Wednesday, September 26, 2007

Southern Fried Chicken

There are as many variations on frying chicken as there are cooks who make it. I'm only going to talk about the ways I make it, and the way I consider to be the best.

This is NOT a dish I make frequently, because, let's face it, it's FRIED chicken, and not exactly diet-friendly. But 3 or 4 times a year, it's a delicious, special treat. I normally use boneless, skinless breast and thigh fillets, but sometimes (like in the pictures to follow) I'll use a cut-up whole chicken, as-is, because Alex likes it that way.

Lots of people deep-fry chicken. I deep-fry nothing, because I find the grease absorption to be just too much, plus you don't have as much control during the cooking process. I pan-fry chicken, and I do it one of two ways that my mother and her mother and her mother did it. One of the only things I added of my own to the process is that I marinate the chicken, sometimes overnight, in buttermilk before cooking. The acid in the buttermilk tenderizes the chicken and helps it retain moisture.
chicken pieces soaking in buttermilk

When it comes to coating the chicken, you need a wet component and a dry component. You can just use the buttermilk for your wet wash, taking the chicken pieces directly from buttermilk to the dry coating, and that works just fine, and is the method I used here. But for "classic" fried chicken, you'll want to make your "wash" with eggs. Beat a few eggs with a splash of milk, and use the dry-wet-dry method of coating the chicken: dredge each piece in your flour mixture, then dip it in the egg mixture, then dredge in the flour again. About the flour mixture--just season a shallow dish full of all-purpose flour with whatever suits your taste. It could be as simple as plain ol' salt and pepper, but you can add everything from seasoned salt to poultry seasoning to dried herbs. Just be sure it's blended well with the flour.
flour plus seasonings

Of course, you don't want to coat the chicken pieces until the minute you're ready to cook them. Use a heavy skillet, preferably cast-iron, and pour in about 1/2-inch (less if you're using boneless cuts--you only want the oil to cover about 1/3 of each chicken piece) of fresh vegetable oil (never re-use cooking oil). Heat the oil to medium-high--you'll know it's ready when a bit of flour dropped into the hot oil sizzles. DO NOT add chicken until the oil is hot!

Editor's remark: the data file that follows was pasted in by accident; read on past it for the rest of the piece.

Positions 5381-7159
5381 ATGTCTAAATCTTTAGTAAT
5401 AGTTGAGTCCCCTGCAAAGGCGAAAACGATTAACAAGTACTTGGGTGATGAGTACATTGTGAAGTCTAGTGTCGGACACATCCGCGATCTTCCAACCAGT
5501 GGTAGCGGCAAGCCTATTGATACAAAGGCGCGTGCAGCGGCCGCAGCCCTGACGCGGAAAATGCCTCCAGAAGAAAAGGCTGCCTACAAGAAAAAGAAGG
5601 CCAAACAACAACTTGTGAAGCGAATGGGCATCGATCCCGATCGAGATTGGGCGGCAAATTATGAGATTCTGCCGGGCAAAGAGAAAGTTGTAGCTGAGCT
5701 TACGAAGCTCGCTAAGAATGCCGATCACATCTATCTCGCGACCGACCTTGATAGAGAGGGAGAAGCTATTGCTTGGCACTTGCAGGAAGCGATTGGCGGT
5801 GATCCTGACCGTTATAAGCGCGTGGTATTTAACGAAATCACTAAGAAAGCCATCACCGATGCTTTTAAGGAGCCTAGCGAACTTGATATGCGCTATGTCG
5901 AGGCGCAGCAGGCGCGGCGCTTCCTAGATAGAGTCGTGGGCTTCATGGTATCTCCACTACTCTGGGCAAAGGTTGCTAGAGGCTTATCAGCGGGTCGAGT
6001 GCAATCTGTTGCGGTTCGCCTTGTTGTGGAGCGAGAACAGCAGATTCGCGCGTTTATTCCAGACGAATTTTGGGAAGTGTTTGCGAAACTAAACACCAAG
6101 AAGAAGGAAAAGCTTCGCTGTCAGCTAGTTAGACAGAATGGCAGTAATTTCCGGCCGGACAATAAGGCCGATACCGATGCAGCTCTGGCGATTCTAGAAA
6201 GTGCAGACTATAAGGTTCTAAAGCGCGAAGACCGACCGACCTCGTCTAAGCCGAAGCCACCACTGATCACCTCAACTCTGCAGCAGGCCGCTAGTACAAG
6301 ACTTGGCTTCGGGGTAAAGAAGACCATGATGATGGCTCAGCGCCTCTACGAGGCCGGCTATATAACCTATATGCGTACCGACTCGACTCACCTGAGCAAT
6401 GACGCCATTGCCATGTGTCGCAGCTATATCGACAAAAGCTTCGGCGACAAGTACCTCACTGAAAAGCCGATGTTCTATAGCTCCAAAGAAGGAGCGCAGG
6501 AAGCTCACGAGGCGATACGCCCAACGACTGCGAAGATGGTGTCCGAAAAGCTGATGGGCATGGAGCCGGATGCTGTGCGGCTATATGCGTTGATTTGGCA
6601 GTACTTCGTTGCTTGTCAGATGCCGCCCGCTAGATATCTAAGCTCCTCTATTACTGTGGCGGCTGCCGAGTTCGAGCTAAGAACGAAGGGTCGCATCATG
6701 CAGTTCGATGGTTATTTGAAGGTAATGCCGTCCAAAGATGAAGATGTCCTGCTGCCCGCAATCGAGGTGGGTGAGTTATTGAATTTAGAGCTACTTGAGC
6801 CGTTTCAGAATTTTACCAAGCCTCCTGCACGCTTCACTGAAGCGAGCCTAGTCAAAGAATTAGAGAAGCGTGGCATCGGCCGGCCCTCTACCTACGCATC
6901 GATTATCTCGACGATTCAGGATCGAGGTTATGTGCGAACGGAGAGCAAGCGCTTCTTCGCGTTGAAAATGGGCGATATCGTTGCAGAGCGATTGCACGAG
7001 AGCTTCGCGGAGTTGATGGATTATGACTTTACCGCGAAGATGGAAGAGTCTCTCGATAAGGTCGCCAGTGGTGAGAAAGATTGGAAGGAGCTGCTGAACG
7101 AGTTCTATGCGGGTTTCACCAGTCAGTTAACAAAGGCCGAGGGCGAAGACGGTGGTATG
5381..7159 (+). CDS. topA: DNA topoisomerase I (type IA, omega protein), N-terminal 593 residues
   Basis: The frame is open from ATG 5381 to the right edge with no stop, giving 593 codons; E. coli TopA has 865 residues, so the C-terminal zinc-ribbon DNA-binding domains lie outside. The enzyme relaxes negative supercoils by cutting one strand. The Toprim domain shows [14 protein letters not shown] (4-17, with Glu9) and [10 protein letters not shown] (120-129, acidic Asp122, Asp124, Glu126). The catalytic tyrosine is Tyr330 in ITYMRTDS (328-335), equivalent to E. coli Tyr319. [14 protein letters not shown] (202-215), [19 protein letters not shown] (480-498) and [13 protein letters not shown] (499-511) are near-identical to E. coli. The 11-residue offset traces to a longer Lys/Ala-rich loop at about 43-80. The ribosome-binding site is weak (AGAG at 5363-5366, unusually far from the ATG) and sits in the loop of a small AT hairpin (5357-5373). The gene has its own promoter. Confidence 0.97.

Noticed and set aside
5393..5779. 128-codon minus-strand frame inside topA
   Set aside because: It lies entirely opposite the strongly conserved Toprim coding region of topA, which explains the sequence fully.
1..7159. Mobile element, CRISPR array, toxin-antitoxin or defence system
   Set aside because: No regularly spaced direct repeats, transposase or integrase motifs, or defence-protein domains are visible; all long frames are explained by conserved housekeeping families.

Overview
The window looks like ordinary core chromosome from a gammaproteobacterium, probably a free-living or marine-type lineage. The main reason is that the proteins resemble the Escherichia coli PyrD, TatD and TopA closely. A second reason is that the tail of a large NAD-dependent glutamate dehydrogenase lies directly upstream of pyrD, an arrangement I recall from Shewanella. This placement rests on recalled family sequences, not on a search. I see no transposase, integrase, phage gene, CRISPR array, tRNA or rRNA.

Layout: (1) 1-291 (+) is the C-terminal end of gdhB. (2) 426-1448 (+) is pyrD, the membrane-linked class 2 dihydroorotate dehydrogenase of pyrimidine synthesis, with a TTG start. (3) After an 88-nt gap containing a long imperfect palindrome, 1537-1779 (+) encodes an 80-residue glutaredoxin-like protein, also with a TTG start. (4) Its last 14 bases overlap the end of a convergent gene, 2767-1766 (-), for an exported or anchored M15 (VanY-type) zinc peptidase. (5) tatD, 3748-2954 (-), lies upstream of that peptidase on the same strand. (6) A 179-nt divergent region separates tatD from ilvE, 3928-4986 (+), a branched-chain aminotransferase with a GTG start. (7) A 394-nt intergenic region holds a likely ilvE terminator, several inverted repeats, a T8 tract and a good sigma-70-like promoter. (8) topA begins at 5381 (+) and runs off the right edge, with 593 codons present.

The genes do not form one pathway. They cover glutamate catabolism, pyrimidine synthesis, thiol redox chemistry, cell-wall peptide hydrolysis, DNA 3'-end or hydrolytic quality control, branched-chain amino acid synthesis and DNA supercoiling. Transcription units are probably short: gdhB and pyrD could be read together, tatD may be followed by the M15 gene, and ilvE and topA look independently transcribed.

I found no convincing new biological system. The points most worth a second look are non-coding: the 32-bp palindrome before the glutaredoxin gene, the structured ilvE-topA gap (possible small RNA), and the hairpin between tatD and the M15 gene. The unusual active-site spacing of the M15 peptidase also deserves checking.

Place coated chicken pieces "pretty side" down in the skillet, and cook at med-high heat until the bottom side is golden-brown. Now you have a choice to make. If you're pressed for time, or if you just like your chicken very crispy, you can turn it over and simply continue to cook it, quickly, at the same heat until it's golden-brown all over and juices run clear when you pierce a piece in its thickest part. That will produce a fine result that anyone would be proud to serve.

BUT. If you want "classic" Southern-Fried Chicken, tender and juicy and melt-in-your-mouth divine, you'll do it just a little differently. Turn the pieces over, then reduce heat to medium-low, cover the skillet, and leave it alone for another 20-30 minutes or more, depending on the thickness of the cuts. The result is well worth the extra time, and will have people in awe of your chicken-frying prowess.

One note--no matter how you're tempted, do not crowd the chicken pieces in the skillet. The skillet shown here is a bit crowded.
chicken frying, just turned

Compatible side-dishes for Southern fried chicken include, of course, mashed potatoes and gravy (I'll add a separate post on making chicken gravy--it's easy when you know how, and not nearly as unhealthy as you might think), green beans served with pepper-vinegar sauce, corn on the cob, chow-chow or corn relish, and fried okra. In warmer weather, or for picnics, potato salad and coleslaw are good choices. I've never quite understood or agreed with the serving of baked beans with fried chicken, but apparently a lot of people like that.

Homemade (don't you DARE serve canned) biscuits are a must with fried chicken, and I'll post that recipe next, because it's quick, easy, and delicious, and the same recipe lends itself to delicious chicken and dumplings.

2 comments:

Mistress Weatherwax said...

Hiya Belinda!

I have been craving some good fried chicken and I have never been very good at making it. Hopefully this recipe will sort me out though. Can you recommend a few things to put into the flour mix. And please post the chicken recipe soon, it's hard to find proper southern food in the UK!!!

Love,
Jenn
xx

Mistress Weatherwax said...

I meant to say Chicken gravy - yes graaavy. Sorry 'bout that!

Love,
Jenn
xx